Having many intrusive, unwanted thoughts or impulses is a known element of obsessive compulsive order. But a new study shows that these same kinds of thoughts are also experienced -- though fewer in number and less disruptive to daily life -- by the general public without the mental condition.
"This study shows that it's not the unwanted, intrusive thoughts that are the problem -- it's what you make of those thoughts," study researcher Adam Radomsky, a psychology professor at Concordia University, said in a statement.
"For instance, most people who have an intrusive thought about jumping off a balcony or a metro platform would tell themselves that it's a strange or silly thing to think, whereas a person with OCD may worry that the thought means they’re suicidal," Radomsky added. "OCD patients experience these thoughts more often and are more upset by them, but the thoughts themselves seem to be indistinguishable from those occurring in the general population."
The study, published in the Journal of Obsessive-Compulsive and Related Disorders, includes data from 777 university students from 13 different countries, including the U.S., Canada, Australia, France, Italy, China and Iran. Researchers found that nearly all of the people in the study -- about 94 percent -- reported experiencing at least one unwanted thought in the last three months.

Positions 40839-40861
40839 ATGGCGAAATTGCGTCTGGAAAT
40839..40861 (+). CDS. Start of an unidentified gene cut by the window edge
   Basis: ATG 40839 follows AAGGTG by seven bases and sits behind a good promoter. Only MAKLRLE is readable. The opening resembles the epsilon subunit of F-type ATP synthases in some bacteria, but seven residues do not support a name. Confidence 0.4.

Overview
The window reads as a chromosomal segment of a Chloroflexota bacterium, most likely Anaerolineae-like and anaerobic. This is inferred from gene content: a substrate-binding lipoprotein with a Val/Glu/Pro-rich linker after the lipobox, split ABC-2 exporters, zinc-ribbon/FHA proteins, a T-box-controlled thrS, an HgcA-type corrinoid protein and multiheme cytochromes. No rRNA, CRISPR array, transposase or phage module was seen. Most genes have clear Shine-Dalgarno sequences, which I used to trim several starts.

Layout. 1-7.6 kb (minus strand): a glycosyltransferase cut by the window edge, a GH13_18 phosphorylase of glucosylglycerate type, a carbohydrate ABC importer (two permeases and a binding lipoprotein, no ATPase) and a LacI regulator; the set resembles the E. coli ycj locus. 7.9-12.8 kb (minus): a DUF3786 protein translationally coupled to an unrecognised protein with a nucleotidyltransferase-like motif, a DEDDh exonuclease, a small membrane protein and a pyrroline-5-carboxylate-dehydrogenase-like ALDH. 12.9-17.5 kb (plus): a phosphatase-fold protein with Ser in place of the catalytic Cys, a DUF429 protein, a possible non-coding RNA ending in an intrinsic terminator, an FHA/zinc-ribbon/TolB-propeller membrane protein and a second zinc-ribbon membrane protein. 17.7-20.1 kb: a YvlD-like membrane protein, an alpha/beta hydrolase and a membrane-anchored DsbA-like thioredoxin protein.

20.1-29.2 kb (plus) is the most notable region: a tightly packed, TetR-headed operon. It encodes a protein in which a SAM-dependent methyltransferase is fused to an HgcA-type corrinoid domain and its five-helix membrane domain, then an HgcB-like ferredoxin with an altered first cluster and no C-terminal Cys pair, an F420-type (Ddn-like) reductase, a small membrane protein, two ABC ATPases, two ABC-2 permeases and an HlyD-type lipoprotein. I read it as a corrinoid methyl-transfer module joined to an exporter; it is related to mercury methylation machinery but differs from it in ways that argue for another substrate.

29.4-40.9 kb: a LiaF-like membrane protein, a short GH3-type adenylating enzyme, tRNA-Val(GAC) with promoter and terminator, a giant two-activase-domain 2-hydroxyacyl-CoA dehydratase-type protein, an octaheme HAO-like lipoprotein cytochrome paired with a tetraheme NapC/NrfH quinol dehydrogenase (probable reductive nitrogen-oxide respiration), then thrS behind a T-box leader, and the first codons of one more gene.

The researchers made sure to work with the study participants to distinguish between unwanted thoughts and lingering worries or ruminations. In general, the most common unwanted thoughts experienced by people in the study were related to doubt, while unwanted thoughts about sex, religion and immorality were the least experienced by people in the study.
However, the types of unwanted thoughts did differ by site. For example, people in Ankara (in Turkey) and Thessaloniki (in Greece) were more likely to report having unwanted or intrusive thoughts about contamination. Meanwhile, people in Chambery (in France) were more likely to report unwanted or intrusive thoughts about harm, injury or aggression. In Hong Kong, people were more likely to say that intrusive or unwanted thoughts about religion or immorality were most distressing, while in Makeni (in Sierra Leone) and Montreal (in Canada), intrusive or unwanted thoughts about sex were most distressing.